The legend of Sash really began in the Penn State game that year, when he snared an errant armpunt from Darryl Clark to kickstart the game-winning drive that would transform Iowa's football fortunes and turn Daniel Murray into both one of the most beloved figures in Johnson County and one of the most reviled figures in Happy Valley. He added three more picks before the season ended, giving him five for the year and firmly establishing his big play bona fides. If 2008 was good, in 2009 Sash turned it up to 11. He grabbed not one, not two, but three armpunts from Austen Arnaud in Ames, helping pave the way for Iowa's most lopsided victory over ISU in over a decade. That game also spawned one of the greatest memes in the history of BHGP, for which we are forever thankful:
(As always, a big thank you to HawkeyeRecon for making that image.)
But the highlight of his season (and possibly his entire Iowa career) came during the Indiana game, when his improbable/stunning/miraculous 86-yard interception return for a touchdown (the "pinball pick-six") helped Iowa turn around a 21-7 deficit and record an astonishing win. If that play is what defines Sash's legacy at Iowa, it's hard to find fault with that since it's a perfect embodiment of what made him so special: his uncanny knack for being in the right place at the right time, his great hands, and his phenomenal runback ability (for his career he had 392 yards on interception returns, an Iowa all-time record). 2010 was a disappointing year for Sash, as it was for basically every returning starter on Iowa's defense, although he still managed to provide a little magic when he hooked up with Micah Hyde to produce this jaw-dropping defensive play against Michigan State:
In hindsight, it wasn't much of a surprise that Sash opted to head to the NFL now. He'll be 23 in May; if he'd come back for his senior year he would have been 24 before he'd even played a snap in the NFL. Given the short-timer nature of most NFL careers (and especially those in hard-hitting positions like safety) and Sash's own injury history (he's had multiple shoulder surgeries), it makes perfect sense that he'd decide to strike while the iron is hot. There probably wasn't much Sash could do to improve his draft stock next year, either; he already has three phenomenally productive years on the books at Iowa and his athleticism is what it is -- he's not going to get any bigger or faster. There are areas he needs to improve -- a technique issue here, a coverage skill there -- but that can be learned in the NFL. So godspeed and good luck, Tyler. We'll miss seeing you pluck passes out of the sky and start galloping down the field with them, but we understand the desire to head out for greener pastures.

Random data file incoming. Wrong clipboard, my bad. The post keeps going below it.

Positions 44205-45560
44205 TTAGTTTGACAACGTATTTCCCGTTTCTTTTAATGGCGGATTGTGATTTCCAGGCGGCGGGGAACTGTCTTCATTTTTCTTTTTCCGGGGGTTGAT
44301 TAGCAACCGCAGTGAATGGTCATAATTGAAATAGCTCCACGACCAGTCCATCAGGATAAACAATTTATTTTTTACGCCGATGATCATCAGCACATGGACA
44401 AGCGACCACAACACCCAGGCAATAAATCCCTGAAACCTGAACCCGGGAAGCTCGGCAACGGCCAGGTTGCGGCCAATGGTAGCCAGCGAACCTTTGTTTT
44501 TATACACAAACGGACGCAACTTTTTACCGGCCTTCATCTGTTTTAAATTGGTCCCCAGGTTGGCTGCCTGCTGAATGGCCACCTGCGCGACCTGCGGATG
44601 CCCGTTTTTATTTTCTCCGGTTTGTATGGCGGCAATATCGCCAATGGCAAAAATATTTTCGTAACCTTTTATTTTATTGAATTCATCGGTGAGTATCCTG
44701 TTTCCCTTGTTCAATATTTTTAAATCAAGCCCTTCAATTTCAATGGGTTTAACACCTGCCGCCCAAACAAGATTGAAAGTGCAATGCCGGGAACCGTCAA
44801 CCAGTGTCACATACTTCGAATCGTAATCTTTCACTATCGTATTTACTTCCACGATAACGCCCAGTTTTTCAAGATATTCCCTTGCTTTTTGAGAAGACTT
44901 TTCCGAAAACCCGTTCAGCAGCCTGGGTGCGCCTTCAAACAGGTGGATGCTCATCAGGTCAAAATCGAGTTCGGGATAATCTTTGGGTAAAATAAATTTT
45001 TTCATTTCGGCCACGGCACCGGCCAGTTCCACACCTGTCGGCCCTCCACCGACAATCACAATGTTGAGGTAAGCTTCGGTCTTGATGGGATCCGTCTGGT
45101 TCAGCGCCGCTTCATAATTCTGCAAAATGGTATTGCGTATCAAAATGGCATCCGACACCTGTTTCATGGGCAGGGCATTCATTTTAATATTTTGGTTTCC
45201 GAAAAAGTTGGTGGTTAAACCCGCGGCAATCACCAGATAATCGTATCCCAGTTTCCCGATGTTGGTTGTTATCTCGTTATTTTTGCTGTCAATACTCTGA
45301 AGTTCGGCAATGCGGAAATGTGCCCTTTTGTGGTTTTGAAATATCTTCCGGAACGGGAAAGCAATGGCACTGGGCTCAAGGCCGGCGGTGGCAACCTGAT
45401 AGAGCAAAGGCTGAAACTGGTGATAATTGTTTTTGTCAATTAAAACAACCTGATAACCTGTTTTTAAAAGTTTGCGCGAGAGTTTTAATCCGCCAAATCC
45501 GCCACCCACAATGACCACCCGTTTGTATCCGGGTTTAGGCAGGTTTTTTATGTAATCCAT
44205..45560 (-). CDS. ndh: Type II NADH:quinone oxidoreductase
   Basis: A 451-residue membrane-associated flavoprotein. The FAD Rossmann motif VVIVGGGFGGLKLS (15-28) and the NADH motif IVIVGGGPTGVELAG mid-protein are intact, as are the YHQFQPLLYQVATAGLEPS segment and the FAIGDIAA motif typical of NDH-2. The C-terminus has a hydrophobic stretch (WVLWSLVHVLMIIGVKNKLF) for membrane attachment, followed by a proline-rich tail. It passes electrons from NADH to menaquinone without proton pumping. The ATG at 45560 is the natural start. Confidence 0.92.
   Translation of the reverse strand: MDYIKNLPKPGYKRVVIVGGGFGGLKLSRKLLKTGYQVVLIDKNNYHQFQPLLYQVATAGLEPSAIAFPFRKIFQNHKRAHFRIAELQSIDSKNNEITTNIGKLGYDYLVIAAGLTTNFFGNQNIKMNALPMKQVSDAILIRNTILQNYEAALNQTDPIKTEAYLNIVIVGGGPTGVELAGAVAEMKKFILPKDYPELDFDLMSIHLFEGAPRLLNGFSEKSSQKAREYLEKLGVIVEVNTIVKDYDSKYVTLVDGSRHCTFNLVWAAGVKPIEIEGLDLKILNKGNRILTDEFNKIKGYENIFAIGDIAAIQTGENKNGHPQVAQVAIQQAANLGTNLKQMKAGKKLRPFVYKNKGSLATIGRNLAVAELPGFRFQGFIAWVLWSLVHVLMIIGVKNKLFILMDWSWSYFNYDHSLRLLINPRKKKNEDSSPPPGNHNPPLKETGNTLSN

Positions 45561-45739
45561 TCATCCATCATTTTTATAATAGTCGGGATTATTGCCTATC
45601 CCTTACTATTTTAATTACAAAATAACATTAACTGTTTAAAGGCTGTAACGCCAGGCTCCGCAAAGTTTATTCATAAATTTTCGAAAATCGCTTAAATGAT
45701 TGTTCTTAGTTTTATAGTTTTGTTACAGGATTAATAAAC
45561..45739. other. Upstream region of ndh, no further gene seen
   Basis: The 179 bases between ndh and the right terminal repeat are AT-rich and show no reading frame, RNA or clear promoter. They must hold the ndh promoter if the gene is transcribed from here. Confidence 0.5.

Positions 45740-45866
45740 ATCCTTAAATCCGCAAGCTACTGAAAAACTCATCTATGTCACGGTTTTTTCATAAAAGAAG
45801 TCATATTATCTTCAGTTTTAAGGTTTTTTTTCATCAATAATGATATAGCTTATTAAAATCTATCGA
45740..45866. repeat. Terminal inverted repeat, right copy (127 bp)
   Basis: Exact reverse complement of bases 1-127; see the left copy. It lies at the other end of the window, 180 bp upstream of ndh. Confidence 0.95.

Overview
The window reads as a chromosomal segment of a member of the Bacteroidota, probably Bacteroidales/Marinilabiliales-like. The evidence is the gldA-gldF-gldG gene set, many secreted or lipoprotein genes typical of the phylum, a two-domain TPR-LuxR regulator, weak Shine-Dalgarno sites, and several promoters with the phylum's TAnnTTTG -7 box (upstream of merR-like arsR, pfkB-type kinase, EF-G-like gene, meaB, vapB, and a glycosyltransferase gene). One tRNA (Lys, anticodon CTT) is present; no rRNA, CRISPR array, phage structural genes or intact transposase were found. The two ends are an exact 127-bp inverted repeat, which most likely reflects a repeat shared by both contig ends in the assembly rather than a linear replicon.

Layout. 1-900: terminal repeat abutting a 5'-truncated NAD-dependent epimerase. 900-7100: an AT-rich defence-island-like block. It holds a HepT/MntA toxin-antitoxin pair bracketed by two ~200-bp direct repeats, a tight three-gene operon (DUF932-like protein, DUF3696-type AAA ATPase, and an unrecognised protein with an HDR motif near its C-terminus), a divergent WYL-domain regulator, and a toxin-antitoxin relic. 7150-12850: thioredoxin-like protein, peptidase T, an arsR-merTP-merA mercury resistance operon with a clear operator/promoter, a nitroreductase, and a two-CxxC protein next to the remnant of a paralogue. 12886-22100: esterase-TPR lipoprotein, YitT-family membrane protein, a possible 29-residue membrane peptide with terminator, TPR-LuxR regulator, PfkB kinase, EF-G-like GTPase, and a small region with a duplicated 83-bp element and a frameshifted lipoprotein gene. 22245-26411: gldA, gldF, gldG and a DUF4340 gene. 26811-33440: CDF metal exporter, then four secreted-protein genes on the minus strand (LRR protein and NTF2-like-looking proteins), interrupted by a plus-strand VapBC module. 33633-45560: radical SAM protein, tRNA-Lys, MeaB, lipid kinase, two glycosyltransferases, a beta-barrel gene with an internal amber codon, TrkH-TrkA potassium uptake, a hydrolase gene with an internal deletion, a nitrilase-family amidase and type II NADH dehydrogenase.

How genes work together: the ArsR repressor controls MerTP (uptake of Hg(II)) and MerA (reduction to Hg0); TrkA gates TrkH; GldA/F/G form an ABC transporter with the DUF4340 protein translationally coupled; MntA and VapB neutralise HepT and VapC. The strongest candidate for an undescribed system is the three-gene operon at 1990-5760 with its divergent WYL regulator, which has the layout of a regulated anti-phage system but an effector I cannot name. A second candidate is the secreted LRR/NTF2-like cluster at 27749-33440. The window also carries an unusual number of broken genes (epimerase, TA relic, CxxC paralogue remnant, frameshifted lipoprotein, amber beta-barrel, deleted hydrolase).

So what does this mean for Iowa's defensive backfield next year? With Prater's return and Sash's departure, Iowa will have a pair of experienced cornerbacks and two wildly inexperienced safeties. The last time we had a situation like that was probably 2007; let's hope the newbies in 2011 are a bit better than Greenwood and Dalton were that year. Based on the last depth chart, the early favorites to start would seem to be Tanner Miller (who actually did replace Brett Greenwood for a few plays in the Insight Bowl when ol' EPIC went down with injury) and Tom Donatell. Other possibilties would be Nick Nielsen and Jordan Bernstine -- and, hell, possibly even incoming recruit Nico Law. Of that bunch, Bernstine is the most intriguing prospect to replace Sash. There's long been chatter that he's better-suited to play safety than corner and he's a tremendous athlete with excellent speed. He also loves to hit, if the cameo appearances he's made on special teams or in nickel situations the past few years are any indication. It's hard to say if he has as much of a nose for the ball as Sash -- he only has one career interception, but he's also played very limited minutes as a defensive back -- but if he can stay healthy this year (a big "if," considering he's the most injury-prone Hawkeye since Moeaki) he could be a very pleasant surprise at safety next year.